For many years, I have been an admirer of these beautiful antler-like staghorn ferns. Staghorn ferns are epiphytes, which mean that they grow by anchoring onto another plant or structure for support. Many orchids and other tropical plants fall into this same category of plants that grow in the organic matter that may collect on or around an object or plant.
Staghorn ferns are found naturally growing on tree trunks, branches, or stones. These ferns typically produce two types of fronds or leaves. The first type, known as basal fronds, grows in layers around the base of the plant. They are round and thick and usually turn a brownish color. They may look dead, but don’t pull them off. These help anchor and protect the plant. The second type are foliar fronds, which are the long green leaves that emerge from the center of the plant. These form the distinctive antler look.
I am definitely the type of plant nerd that gravitates towards the weird and strange. From Giant Sequoias to carnivorous plants, I have experimented with all kinds of fun plants. Growing these at a nursery I worked at for many years helped me delay the inevitable addition to my collection, a beautiful staghorn fern. This past Christmas, our office was given a holiday gift from a wonderful arborist that we work with. He created these really cool terrarium staghorn fern plantings, and we each got to take one home.
As cool as they were, my staghorn fern terrarium slowly declined over the year and really wasn’t happy with its situation. The container kept the staghorn too wet and the size kept us from putting it in the sunnier spots in the house. It was obviously time for a change. The staghorn needed a new home. Mounting was the answer.Here is how we did it:
Mounting a Staghorn Fern
Supplies:1 – 5-1/2” x 6’ Cedar Fence Picket 1 – Picture frame Picture hanging set (or 2 screw eyes and picture wire) 1-3/4” wood screws Tack nails Fishing line Potting mix
Sheet moss or sphagnum moss
Start by assembling the frame. We found a great deal on a picture frame at a local thrift store and picked it up for a couple of bucks. I sanded off the finish with plans to paint the frame, but once the finish was off, I realized that the wood underneath had a great look. Naturally, we decided to go all natural. So instead of painting, I just wiped down the frame and applied mineral oil to help seal the wood.
To construct the back, measure the size of the interior of your picture frame. You want the back to overlap the edge at least an inch on 2-4 inches depending on the width of the picture frame. I cut three pieces of the cedar fence board to this length. Next, I cut a smaller piece about 8-9 inches in length just long enough to overlap all three fence boards. Then cut the smaller piece in half length-wise, making a brace for each side.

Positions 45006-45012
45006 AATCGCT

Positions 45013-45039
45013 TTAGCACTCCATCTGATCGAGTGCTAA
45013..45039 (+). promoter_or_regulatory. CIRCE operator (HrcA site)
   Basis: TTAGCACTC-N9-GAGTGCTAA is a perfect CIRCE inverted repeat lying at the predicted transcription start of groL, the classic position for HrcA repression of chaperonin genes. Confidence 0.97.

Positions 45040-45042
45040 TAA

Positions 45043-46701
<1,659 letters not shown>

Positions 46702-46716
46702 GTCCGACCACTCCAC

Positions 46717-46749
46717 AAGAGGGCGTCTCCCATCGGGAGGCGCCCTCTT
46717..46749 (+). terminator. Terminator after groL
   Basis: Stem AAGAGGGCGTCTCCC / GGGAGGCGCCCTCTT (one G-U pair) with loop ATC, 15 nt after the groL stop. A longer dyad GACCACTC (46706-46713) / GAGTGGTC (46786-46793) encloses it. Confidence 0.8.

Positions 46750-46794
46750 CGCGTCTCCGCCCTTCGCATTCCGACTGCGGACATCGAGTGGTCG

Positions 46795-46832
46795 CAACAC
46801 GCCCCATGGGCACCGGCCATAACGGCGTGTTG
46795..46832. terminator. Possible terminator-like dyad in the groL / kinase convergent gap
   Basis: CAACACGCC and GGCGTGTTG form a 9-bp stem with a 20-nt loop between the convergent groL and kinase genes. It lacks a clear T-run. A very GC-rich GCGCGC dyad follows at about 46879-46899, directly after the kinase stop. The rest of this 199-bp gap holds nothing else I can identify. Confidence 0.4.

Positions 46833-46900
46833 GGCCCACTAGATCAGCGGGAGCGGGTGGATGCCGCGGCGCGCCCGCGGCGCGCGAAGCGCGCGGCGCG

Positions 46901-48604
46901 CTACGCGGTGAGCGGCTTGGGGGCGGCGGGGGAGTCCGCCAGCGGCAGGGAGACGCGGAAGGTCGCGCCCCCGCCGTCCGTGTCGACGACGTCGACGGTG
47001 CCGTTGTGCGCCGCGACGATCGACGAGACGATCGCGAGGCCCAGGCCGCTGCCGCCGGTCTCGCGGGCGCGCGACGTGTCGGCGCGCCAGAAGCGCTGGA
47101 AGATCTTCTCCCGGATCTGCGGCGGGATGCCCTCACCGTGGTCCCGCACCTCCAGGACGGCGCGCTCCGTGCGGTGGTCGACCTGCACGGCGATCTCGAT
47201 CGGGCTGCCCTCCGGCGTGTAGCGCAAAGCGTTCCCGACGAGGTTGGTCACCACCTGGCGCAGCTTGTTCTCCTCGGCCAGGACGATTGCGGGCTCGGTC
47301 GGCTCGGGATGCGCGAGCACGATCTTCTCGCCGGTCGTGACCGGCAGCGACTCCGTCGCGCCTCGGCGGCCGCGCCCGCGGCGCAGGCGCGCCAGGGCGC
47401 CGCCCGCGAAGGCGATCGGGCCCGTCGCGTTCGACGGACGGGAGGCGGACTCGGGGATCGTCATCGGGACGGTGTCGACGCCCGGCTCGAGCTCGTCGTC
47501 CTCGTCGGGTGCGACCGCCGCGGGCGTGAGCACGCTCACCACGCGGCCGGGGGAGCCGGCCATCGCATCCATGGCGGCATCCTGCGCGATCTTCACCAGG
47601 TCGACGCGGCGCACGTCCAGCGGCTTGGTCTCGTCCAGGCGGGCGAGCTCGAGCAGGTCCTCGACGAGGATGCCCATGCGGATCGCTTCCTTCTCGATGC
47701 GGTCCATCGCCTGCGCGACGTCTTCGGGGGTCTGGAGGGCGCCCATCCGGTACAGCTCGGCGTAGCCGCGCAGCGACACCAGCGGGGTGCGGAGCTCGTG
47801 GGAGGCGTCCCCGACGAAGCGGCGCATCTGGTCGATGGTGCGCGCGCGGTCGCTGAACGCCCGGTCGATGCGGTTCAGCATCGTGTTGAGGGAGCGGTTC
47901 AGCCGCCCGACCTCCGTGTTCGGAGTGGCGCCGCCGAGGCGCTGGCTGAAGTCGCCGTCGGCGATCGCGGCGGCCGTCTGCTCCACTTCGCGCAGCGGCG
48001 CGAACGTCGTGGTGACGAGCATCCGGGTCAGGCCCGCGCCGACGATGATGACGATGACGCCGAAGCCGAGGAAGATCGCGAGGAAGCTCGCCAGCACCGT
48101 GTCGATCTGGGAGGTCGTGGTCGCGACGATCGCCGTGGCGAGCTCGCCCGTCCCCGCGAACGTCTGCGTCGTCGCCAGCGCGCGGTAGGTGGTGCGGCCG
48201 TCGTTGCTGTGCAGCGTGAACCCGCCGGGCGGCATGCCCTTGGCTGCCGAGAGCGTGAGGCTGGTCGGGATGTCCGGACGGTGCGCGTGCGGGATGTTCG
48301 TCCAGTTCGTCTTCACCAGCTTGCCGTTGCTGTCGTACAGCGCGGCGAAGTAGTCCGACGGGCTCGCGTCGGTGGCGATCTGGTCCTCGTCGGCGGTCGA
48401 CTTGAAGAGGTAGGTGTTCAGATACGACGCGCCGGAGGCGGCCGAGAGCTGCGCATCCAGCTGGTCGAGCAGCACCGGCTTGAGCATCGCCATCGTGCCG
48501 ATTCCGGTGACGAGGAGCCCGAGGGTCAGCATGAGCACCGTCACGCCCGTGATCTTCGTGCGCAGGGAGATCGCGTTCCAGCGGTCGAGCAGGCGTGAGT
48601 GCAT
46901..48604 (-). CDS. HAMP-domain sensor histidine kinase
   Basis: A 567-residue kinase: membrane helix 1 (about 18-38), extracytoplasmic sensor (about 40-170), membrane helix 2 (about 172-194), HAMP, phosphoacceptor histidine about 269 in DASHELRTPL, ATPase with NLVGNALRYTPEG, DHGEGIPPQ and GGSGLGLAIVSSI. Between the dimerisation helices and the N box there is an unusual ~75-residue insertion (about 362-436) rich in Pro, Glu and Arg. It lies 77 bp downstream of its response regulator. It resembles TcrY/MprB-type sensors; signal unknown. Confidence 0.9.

Once all of the pieces were cut, I gave them a little sanding to knock off any larger splinters and smooth sharp corners. Then attached the two smaller pieces to the 3 larger pieces. You will have to drill pilot holes for the screws because the fence boards split very easily. Put one 1-1/2” screw in each board and screw it in until it just begins to exit the boards. Repeat this on the each side. Then, attach the picture hanger wire and anchors to the back of the boards.
Flip the board over. Use the picture frame to lightly trace an outline of the interior of the frame onto the boards. Start to hammer in the tack nails around the perimeter of the boards. I spaced them a couple of inches and tried to locate them halfway between the traced line and the edge of the board. Leave the nails out about ¼ ” to give you enough nail to tie onto.
Make a small mound of potting soil on the boards, and create a little crater in the middle. Take the staghorn fern and place it in this crater, gently spreading the roots just slightly.
Spread soil up over the sides covering staghorn roots while taking care to not damage the basal fronds (the brown leaves). After that, start layering the sphagnum moss over the soil and boards staying within the traced outline. You want at least 3/4” or so of moss covering these areas. It packs down pretty easy once you secure it.
After everything is covered, start tying the fishing line onto the tack nails. Tie one end onto a nail. Then, wrap the line around two other nails creating a triangle. You want the line close to the base of the staghorn fern but not close enough that it might cut into the fern or its roots. Pull the line tight, cut it, and tie the opposite end to a nail. Repeat this until the strings are tied to all of the nails and the staghorn fern is secured to the board. (I followed this helpful knot tutorial to get my first knot secured.)
Tap in the tack nails far enough to secure the fishing line. The nails will still stick out a tiny bit. Set the staghorn frame upright. Grab the picture frame and line it back up with the traced outline on the boards. Use clamps to temporarily attach the picture frame to the board and staghorn. Drill the wood screws into the back of the boards the remainder of the way to attach it to the back of the picture frame. Check to make sure that the screws are securely in the picture frame. If they are not, back the screws out, readjust the clamps and screw them back in tighter.
Staghorn ferns like indirect bright light. They are not cold-hardy, so keep them inside during the colder months. They should be watered every week or as the soil feels dry. To water the mounted staghorn fern, place it in the sink or tub and lightly pour water over the moss while avoiding splashing any water on the leaves. Let any excess water drain off before you hang the fern back on the wall.
Now we have our own ‘vegan antlers’. Check back in and maybe our baby four point staghorn will soon be a twenty pointer.